Czech republic is one of the parts of the country that most knew under
the name of Czechoslovakia.
The landlocked country (it doesn't border on any sea) is situated in the geographic centre of Europe
and consists of three historical areas – Bohemia, Moravia and the Czech
part of Silesia. The Czech Republic is called the roof of Europe since
all the rivers which have their source in the area drain into
neighbouring countries. After World War II, Czechoslovakia fell
within the Soviet sphere of influence. In 1968, an invasion by Warsaw
Pact troops ended the efforts of the country's leaders to liberalize
party rule and create "socialism with a human face." Anti-Soviet
demonstrations the following year ushered in a period of harsh
repression. With the collapse of Soviet authority in 1989,
Czechoslovakia regained its freedom through a peaceful "Velvet
Revolution." On 1 January 1993, the country underwent a "velvet divorce"
into its two national components, the Czech Republic and
Slovakia. Now a
member of NATO, the Czech Republic has moved toward integration in world
markets, a development that poses both opportunities and risks. here are
about 10 million people in the Czech Republic (1.3 million in Prague).
Tourism in the
Czech Republic really dates from the 1989 Velvet Revolution and has
largely focused on Prague (near the middle of Bohemia), with its great
museums, galleries, concerts and other attractions. Many day trips are
possible from Prague, including the great western spa towns of Karlovy
Vary and Mariánské Láznì, early settlements like Kutná Hora and castles
like Karlstejn. However, the rest of the country has much to offer to
the independent traveller.
The country possesses an immense number of fascinating castles, churches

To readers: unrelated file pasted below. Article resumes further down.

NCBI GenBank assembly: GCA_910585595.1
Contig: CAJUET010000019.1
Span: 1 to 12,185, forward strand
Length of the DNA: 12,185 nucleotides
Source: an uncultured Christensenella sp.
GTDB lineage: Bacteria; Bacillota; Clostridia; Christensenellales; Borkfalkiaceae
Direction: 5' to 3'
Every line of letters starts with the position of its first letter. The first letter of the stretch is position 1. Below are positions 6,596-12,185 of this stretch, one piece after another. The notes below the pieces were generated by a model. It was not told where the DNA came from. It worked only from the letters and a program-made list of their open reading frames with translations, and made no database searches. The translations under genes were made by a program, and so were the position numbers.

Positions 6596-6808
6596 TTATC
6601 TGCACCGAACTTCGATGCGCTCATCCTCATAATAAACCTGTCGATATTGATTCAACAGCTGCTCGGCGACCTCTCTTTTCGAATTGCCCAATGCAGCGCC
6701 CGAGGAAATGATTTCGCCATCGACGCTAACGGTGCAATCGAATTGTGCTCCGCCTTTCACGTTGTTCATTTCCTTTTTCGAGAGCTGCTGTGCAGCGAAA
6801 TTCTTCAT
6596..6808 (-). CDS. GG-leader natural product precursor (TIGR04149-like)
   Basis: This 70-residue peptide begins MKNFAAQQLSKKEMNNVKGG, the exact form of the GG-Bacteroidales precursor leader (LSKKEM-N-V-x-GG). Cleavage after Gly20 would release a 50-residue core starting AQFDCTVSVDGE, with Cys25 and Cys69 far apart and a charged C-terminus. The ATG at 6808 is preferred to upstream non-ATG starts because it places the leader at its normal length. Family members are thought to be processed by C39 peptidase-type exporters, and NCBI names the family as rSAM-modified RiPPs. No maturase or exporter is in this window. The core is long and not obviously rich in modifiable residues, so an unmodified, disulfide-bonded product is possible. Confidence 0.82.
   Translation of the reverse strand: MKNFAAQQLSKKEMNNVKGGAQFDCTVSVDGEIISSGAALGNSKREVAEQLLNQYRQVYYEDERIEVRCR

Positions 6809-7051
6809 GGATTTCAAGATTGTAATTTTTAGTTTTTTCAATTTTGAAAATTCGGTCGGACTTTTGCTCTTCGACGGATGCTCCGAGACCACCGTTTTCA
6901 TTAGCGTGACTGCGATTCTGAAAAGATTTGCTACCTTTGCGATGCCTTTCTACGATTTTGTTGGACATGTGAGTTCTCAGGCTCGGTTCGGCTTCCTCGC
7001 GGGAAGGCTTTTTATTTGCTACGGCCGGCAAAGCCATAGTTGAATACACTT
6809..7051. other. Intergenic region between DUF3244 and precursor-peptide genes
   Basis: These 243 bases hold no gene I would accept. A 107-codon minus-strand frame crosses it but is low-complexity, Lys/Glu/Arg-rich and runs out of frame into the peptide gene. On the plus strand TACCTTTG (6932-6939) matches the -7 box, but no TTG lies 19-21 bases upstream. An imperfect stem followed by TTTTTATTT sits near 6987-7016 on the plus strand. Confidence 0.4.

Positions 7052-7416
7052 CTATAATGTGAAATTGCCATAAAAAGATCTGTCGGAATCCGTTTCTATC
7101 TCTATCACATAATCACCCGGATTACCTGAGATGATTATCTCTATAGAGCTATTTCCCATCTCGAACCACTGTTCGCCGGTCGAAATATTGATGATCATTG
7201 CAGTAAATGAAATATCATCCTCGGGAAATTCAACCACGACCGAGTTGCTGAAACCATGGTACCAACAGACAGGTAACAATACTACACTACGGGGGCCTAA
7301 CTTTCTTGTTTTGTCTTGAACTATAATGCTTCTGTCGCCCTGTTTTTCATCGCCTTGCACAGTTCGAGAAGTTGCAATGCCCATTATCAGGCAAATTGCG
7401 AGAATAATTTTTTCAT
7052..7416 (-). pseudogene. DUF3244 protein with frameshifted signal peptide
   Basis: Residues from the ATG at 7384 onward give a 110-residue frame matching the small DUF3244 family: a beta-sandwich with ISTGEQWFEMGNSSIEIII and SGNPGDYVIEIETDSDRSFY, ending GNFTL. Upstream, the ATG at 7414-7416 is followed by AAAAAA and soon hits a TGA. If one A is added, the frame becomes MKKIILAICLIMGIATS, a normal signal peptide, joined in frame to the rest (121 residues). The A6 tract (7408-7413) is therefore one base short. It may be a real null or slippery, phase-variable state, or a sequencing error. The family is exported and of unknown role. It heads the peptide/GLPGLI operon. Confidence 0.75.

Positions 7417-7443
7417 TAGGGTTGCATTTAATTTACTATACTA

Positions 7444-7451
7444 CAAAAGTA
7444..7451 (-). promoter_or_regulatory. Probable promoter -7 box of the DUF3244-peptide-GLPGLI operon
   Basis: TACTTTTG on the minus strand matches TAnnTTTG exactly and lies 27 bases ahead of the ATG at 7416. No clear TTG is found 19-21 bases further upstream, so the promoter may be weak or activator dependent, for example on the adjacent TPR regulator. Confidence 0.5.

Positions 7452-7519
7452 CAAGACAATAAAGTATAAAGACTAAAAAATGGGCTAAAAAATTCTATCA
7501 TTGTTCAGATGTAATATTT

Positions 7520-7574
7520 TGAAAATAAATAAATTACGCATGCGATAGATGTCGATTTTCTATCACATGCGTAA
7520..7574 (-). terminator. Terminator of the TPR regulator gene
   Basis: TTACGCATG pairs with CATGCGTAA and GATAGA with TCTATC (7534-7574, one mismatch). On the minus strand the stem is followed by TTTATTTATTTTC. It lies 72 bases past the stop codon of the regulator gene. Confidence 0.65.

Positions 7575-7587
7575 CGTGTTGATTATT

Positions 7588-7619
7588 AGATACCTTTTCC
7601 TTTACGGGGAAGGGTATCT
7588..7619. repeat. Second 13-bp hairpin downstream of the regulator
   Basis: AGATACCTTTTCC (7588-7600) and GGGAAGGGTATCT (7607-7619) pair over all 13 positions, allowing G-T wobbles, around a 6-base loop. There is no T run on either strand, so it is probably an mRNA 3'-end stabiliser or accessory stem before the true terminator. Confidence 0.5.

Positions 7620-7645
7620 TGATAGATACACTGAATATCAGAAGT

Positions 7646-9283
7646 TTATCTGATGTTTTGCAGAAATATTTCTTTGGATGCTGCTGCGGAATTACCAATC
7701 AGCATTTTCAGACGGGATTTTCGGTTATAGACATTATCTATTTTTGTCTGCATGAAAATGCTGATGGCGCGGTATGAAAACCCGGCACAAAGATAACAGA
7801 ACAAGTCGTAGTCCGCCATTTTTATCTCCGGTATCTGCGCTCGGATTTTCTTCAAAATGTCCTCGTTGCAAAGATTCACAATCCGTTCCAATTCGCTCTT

and other architectural gems. It has always been known for its
musicians, and there are an enormous number of all types of concerts and
festivals to choose from..
The territory of the Czech Republic was historically one of the most
economically developed and industrialised parts of Europe. As the only
country in central Europe to remain a democracy until 1938, the then
Czechoslovakia was among the ten most developed industrial states of the
world before the second world war. Coal and lignite are in abundant
supply. There are also deposits of mercury, antimony, tin, lead, zinc
and iron ore, and a number of major European uranium deposits.
Processing industries (machinery, steel, chemicals, glass, and
agri-food) are the most highly developed. Cereals, sugar beet and hops
are intensively cultivated, although agriculture plays a comparatively
small role alongside the traditional engineering and other industries.
The attractiveness of the Czech Republic and especially of its
city, Prague, lies in a remarkable historical and architectural heritage
stretching back over 1 000 years, and brings over 10 million visitors a
year to the Czech Republic. Throughout the centuries, Prague preserved
its unrivalled richness of historical monuments of different styles.
Romanesque, Gothic, Renaissance, Baroque, Art Nouveau and cubism form a
unique aesthetic unit.
The Czechs love traveling, both abroad and inside their own country,
visiting plenty of castles built in the past centuries
which still dominate the Czech landscape. Many monuments of folk
architecture, picturesque villages and living traditions of folk music
and local folk costumes are typical for the Moravian region.
Goethe called this country ‘a continent within a continent’ because, he
said, it has everything a continent needs except a coastline. With
hills, highlands and mountains covering more than 95 percent of the
territory, it is ideal for skiing, mountain biking and hill-walking.
Sport is very popular in the Czech Republic which is very famous for its
ice hockey and tennis champions.
Czech beverages such as Czech beer
(Pils) or mineral water from more than 900
natural springs (a world record) are extremely popular.